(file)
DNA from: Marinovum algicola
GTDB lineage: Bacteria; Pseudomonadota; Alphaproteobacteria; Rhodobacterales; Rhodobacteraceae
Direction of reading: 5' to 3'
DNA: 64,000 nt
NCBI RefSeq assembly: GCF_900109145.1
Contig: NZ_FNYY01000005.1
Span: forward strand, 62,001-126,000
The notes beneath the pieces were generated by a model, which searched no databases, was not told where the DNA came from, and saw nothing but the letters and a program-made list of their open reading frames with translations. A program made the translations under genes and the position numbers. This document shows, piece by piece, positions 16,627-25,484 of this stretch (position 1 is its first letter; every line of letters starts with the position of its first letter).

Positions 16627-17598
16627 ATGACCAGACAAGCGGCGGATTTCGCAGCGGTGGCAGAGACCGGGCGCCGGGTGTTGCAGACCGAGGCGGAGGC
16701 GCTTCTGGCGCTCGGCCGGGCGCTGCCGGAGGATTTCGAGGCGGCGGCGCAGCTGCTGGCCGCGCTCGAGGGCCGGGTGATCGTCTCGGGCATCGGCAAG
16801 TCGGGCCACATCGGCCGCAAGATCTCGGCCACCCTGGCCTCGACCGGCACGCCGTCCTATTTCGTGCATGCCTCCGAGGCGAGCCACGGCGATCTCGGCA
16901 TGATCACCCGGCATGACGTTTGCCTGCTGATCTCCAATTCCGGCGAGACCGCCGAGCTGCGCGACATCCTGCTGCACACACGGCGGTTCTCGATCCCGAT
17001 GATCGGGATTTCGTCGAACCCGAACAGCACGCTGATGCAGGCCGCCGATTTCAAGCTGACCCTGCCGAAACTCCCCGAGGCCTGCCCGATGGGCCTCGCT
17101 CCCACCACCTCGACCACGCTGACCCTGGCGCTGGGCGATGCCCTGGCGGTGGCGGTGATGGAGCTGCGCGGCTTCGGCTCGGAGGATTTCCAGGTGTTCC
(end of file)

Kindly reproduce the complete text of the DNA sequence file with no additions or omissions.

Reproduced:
DNA from: Marinovum algicola
GTDB lineage: Bacteria; Pseudomonadota; Alphaproteobacteria; Rhodobacterales; Rhodobacteraceae
Direction of reading: 5' to 3'
DNA: 64,000 nt
NCBI RefSeq assembly: GCF_900109145.1
Contig: NZ_FNYY01000005.1
Span: forward strand, 62,001-126,000
The notes beneath the pieces were generated by a model, which searched no databases, was not told where the DNA came from, and saw nothing but the letters and a program-made list of their open reading frames with translations. A program made the translations under genes and the position numbers. This document shows, piece by piece, positions 16,627-25,484 of this stretch (position 1 is its first letter; every line of letters starts with the position of its first letter).

Positions 16627-17598
16627 ATGACCAGACAAGCGGCGGATTTCGCAGCGGTGGCAGAGACCGGGCGCCGGGTGTTGCAGACCGAGGCGGAGGC
16701 GCTTCTGGCGCTCGGCCGGGCGCTGCCGGAGGATTTCGAGGCGGCGGCGCAGCTGCTGGCCGCGCTCGAGGGCCGGGTGATCGTCTCGGGCATCGGCAAG
16801 TCGGGCCACATCGGCCGCAAGATCTCGGCCACCCTGGCCTCGACCGGCACGCCGTCCTATTTCGTGCATGCCTCCGAGGCGAGCCACGGCGATCTCGGCA
16901 TGATCACCCGGCATGACGTTTGCCTGCTGATCTCCAATTCCGGCGAGACCGCCGAGCTGCGCGACATCCTGCTGCACACACGGCGGTTCTCGATCCCGAT
17001 GATCGGGATTTCGTCGAACCCGAACAGCACGCTGATGCAGGCCGCCGATTTCAAGCTGACCCTGCCGAAACTCCCCGAGGCCTGCCCGATGGGCCTCGCT
17101 CCCACCACCTCGACCACGCTGACCCTGGCGCTGGGCGATGCCCTGGCGGTGGCGGTGATGGAGCTGCGCGGCTTCGGCTCGGAGGATTTCCAGGTGTTCC